I mean, we are seeing this with OSU football. Things have improved, and a lot of that has had to do with fixing their broken "woe is me" mindset. 

            ———

            Regarding your questions:

            important question, and it all boils down to how much better you think other coaching staffs could do or should do,

            In Corvallis? If it were a high profile staff they'd probably recruit higher profile players and with less effort.

             

            is Riley currently underperforming?  

            Yes. He's improved a ton, and I think he can get to some bigger games with the last few classed, but his personality will always result in underperforming. For example, not using negative recruiting tactics. If a kid is 50/50, pointing out a flaw with another school is probably a good tactic.

             

            If the Angryanna response to any claim that Riley does more with less is that Riley is the reason for having less to begin with, we need to unpack that some and get a handle on what it means to recruit to OSU

            He does more with less and he's the reason OSU has less to begin with. They're not mutually exclusive. It's a big reason we focus on improving recruiting here and are actually excited about the progress with the past few classes.

    • bendbeaver bendbeaver says:
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      Beavblazer, CEO's are grossly overpaid in the private sector with direct competition.  Maybe it's not a competition issue.

      • angry angry says:
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        It's two mouths sucking the same teet, just with different technique.

      • Beavblazer Beavblazer says:
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        apples and oranges.  they're not dipping into the PERS system, and they're paying their employees who are employed on an "at will" basis (although they still get funded by taxpayer dollars in other various ways, or they might have underpaid labor in a foreign country, which isn't all that different)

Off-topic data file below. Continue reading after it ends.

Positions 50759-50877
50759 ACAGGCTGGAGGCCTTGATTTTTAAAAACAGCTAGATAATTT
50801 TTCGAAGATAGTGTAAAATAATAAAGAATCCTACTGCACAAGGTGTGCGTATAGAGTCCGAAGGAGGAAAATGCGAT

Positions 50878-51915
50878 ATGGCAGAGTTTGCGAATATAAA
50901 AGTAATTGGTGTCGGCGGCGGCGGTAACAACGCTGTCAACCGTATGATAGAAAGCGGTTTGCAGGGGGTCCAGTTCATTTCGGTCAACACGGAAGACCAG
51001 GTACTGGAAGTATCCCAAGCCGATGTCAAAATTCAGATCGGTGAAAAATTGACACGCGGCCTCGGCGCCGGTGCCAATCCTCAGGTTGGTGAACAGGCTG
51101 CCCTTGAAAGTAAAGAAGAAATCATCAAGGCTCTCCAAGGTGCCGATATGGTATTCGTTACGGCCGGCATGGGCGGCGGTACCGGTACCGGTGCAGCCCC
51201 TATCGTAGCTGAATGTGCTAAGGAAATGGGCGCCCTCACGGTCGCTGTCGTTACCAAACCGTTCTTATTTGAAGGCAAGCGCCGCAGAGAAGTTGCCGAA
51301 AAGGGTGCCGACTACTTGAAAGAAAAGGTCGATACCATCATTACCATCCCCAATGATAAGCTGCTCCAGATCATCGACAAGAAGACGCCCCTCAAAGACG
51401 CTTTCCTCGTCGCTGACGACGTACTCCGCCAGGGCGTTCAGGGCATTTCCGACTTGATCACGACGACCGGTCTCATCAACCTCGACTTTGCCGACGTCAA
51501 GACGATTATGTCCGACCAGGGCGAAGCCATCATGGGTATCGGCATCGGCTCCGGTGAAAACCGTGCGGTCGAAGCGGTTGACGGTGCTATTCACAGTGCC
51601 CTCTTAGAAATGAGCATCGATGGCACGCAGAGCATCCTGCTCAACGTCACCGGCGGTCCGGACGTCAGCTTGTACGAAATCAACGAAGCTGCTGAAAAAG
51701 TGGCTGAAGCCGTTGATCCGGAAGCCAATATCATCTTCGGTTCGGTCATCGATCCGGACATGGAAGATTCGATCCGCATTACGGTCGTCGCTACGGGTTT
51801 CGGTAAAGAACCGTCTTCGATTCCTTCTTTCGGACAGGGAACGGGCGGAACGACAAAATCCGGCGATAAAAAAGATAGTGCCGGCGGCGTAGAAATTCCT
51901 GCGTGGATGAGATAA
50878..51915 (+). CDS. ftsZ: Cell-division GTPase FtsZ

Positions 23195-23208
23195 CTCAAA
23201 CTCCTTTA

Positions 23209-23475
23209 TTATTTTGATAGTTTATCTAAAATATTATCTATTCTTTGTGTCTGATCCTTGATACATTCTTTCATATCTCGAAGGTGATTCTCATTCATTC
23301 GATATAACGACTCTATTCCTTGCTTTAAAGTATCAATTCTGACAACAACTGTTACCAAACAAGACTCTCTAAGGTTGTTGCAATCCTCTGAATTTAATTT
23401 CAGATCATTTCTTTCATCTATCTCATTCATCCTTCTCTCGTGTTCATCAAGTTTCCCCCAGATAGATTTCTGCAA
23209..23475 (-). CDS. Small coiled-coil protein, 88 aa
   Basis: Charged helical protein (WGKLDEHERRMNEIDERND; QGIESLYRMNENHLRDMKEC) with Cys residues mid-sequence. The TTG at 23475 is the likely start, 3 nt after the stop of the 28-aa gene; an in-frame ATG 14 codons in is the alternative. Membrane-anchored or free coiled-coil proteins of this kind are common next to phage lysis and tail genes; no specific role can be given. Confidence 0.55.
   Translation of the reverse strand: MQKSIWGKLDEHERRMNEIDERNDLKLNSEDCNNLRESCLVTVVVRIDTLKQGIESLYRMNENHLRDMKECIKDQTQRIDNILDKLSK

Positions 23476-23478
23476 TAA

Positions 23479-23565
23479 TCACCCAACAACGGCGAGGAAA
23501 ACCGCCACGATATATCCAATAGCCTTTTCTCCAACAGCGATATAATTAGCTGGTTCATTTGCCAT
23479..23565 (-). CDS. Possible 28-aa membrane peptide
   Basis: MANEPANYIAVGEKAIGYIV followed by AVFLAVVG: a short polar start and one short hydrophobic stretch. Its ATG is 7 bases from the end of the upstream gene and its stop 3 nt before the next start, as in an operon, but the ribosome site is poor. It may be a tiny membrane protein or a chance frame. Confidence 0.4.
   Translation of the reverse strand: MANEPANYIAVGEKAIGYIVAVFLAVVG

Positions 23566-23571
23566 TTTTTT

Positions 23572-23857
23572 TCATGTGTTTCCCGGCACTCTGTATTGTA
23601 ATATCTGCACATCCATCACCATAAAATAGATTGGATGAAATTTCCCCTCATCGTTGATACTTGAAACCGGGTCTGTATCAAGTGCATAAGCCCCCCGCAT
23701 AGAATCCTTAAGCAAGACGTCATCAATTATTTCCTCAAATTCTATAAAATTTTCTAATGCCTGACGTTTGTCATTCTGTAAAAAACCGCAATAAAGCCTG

It's not like the college football players have an alternative, similar to minor league baseball, out of high school.  If they want to become professional football players, they need to put in their time in the collegiate ranks prior to moving on.  The NCAA has the monopoly on minor league football and they reap huge financial benefits because of it.

         

         

  • Beavblazer Beavblazer says:
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    Baseball America poll is out, with OSU holding steady at #6.  Former #1 UNC dropped a series to GA Tech over the weekend and fell to #3.  Vandy took over the top spot. 

    Why is NC State still ranked ahead of us?  They got their asses handed to them by Florida State yesterday and play them again today to finish that series.  They're 39-12 overall while OSU is 41-8.  Also, Cal State Fullerton lost a game to UC Riverside yesterday, and has an identical record to OSU, but remains 2 spots ahead of us. 

    This weekend's Civil War series will likely end up as the Pac 12 champs.  Looking forward to it.

  • steveEbeaver says:
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    New Hampshire's is a hockey coach, made me laugh. 

    To broaden the discussion, why is the NFL given tax exempt status? Seems like a good target for revenue enhancement. 

  • bendbeaver bendbeaver says:
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    Blake Harrah says adios:

    http://www.oregonlive.com/beavers/index.ssf/2013/05/oregon_state_defensive_tackle_1.html

    • Beavergopher Beavergopher says:
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      How many more to get to the proper #?

  • Beavblazer Beavblazer says:
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    These guys claim they have a preview of the UO NCAA penalties, which they say are complete and soon to be released.

    http://www.duckstopshere.com/2013-articles/may/will-lyles-decision-imminent-oregon-will-avoid-the-hammer-free-to-go-back-to-the-business-of-winning.html

    As with any of this stuff, I’ll wait till I hear it from the NCAA, but this sure sounds like a minor slap on the wrist. Hard to believe this is all they could come up with in 2+ years.